In many ways, Twitter is its own language. Example:
“RT @SocialAllie 3 Ways to Supercharge Fan Engagement on Facebook entrepreneur.com/article/223701 via @EntMagazine
It’s not a regular sentence, but it still has its own grammatical rules. RT, #, and @ signs are all part of the language, and, if not used correctly, can have an impact on your overall social reach. That said, I want to focus on one common problem that many of you probably see every day– the @ sign.
@ is like a big hello wave from across the street, or a shout out from across the park, or a calm, collected response to a question in a cafe. However, it cannot be all of these things at the same time. I suppose one can gesture a wave while shouting a cross the street “Hello!” But that action could never be considered a collected response in that cafe. Let me put this analogy into Twitter talk.
This tweet is a reply to @tamadear. @bmshirley’s followers will not see this on their timeline.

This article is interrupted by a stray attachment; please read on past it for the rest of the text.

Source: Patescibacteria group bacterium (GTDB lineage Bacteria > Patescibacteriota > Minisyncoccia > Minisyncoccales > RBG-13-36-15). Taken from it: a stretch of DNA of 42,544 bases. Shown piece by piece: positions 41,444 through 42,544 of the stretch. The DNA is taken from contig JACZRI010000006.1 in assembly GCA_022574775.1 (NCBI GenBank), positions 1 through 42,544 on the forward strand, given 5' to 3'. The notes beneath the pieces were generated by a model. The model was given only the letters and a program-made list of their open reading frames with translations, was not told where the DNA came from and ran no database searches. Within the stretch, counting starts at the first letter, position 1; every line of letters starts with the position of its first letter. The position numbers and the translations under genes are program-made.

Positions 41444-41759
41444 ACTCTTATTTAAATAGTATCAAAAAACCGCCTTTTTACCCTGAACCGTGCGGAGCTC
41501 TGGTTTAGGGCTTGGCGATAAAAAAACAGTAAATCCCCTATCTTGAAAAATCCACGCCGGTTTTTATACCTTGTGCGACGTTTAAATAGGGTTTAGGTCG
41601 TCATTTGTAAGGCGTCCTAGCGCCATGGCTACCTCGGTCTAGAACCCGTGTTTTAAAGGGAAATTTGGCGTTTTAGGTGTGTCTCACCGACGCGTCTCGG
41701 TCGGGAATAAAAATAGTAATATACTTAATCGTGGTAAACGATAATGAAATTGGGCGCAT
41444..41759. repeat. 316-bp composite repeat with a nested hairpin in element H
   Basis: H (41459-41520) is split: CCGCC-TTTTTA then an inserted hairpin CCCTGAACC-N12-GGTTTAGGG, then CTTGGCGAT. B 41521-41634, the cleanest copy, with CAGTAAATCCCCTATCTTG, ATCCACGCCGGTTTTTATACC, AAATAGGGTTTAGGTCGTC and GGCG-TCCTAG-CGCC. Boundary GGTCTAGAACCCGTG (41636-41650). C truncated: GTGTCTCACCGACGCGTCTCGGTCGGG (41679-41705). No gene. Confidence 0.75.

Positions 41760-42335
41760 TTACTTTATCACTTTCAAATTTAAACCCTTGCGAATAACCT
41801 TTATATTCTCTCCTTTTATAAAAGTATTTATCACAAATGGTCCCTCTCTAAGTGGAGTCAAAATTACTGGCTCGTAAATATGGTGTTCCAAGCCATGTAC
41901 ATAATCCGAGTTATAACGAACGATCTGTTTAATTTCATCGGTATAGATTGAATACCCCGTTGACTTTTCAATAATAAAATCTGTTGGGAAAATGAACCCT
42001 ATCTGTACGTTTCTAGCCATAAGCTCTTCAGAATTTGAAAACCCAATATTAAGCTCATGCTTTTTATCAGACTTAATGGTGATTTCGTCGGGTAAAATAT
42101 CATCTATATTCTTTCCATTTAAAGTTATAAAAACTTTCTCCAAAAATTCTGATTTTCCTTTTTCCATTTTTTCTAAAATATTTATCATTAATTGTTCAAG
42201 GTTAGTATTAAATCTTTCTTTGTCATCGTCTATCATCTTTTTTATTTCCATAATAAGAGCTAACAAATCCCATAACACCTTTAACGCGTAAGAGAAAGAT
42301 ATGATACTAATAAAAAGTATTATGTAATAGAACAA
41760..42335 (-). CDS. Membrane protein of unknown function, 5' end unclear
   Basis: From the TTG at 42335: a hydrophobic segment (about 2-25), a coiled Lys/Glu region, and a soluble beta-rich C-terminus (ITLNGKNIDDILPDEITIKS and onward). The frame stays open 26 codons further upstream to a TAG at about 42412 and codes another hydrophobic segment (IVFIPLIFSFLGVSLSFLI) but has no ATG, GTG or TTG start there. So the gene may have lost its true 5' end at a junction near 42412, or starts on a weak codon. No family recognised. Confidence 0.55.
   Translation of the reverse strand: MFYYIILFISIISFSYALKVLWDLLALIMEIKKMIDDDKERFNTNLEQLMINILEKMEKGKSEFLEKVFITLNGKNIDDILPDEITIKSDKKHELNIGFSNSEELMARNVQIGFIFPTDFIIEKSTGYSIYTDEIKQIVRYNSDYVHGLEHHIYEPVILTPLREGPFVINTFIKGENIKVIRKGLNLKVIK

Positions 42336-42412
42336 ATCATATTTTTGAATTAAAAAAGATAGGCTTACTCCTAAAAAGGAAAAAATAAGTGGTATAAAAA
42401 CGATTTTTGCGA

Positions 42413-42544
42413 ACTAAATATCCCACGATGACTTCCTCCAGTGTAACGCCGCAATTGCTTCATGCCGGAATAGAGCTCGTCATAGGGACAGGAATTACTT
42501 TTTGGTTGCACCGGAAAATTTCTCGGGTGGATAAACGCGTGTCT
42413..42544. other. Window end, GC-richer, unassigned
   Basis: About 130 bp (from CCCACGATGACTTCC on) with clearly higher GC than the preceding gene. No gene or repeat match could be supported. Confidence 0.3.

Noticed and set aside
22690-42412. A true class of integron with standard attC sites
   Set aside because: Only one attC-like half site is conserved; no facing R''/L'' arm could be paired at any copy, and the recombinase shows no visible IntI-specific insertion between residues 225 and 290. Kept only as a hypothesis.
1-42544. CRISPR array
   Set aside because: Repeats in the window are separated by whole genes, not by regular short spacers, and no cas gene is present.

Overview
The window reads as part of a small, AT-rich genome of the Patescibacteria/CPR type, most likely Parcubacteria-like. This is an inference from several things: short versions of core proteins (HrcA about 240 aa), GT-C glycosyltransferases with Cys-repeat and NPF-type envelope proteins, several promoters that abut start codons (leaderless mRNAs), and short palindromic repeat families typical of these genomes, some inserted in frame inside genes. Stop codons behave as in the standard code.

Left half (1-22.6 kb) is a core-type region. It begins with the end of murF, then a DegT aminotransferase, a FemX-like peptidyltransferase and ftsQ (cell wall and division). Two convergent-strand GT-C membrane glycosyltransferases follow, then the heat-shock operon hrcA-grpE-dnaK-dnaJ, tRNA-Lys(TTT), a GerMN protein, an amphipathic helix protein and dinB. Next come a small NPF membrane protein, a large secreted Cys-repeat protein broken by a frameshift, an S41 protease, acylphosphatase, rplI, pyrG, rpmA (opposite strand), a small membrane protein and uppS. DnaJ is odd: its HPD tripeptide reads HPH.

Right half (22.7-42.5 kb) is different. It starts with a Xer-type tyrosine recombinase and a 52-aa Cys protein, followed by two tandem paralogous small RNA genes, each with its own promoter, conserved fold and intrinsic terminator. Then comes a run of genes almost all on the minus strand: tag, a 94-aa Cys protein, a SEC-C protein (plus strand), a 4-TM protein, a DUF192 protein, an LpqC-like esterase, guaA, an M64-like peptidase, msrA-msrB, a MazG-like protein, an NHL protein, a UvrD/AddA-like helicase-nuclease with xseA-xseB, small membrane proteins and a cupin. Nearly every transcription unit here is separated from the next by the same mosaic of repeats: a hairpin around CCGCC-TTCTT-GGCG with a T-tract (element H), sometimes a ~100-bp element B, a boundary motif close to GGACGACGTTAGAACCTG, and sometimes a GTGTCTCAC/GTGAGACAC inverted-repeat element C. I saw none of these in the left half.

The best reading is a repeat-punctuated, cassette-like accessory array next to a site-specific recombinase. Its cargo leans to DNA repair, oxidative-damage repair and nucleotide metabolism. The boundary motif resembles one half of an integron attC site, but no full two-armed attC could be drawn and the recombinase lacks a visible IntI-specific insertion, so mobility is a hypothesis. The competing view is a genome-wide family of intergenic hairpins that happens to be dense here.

This tweet is a mention of @markgr. @markgr will receive a notification, and the followers of the tweeter, @EricStoller will receive this tweet in their timelines.
This difference is important to note as many tweeters turn this mere”difference” into a mistake.
“@SocialAllie is a great tweeter; everyone should follower her!”
The (imagined) tweeter decided that @SocialAllie (which happens to be me!) is awesome, and everyone should follow her. The problem is that only @SocialAllie will see this tweet; she will be very flattered, of course, but the tweeter won’t reach his/her target audience. If one person happens to be following both the tweeter and the recipient, they will see the tweet somewhere on the timeline, but unless everyone is following both of them, everyone will not see that tweet. Oops! The only way someone would see this tweet is if someone dug through the tweeter’s personal timeline– not ideal.
How to fix this mistake?
“I recommend following @SocialAllie! Great tweets!”
By putting the @username anywhere after the first character, this tweet will appear in your followers’ timelines– fixed! Another somewhat common approach is to put a period in front of the @username.
This tweet will reach The Boston Globe’s followers.
Personally, I avoid this unless it’s a matter of syntax/awkward phrasing.
Making yourself aware of this difference and practicing accordingly will make sure you are reaching your target audience. Comments? Questions?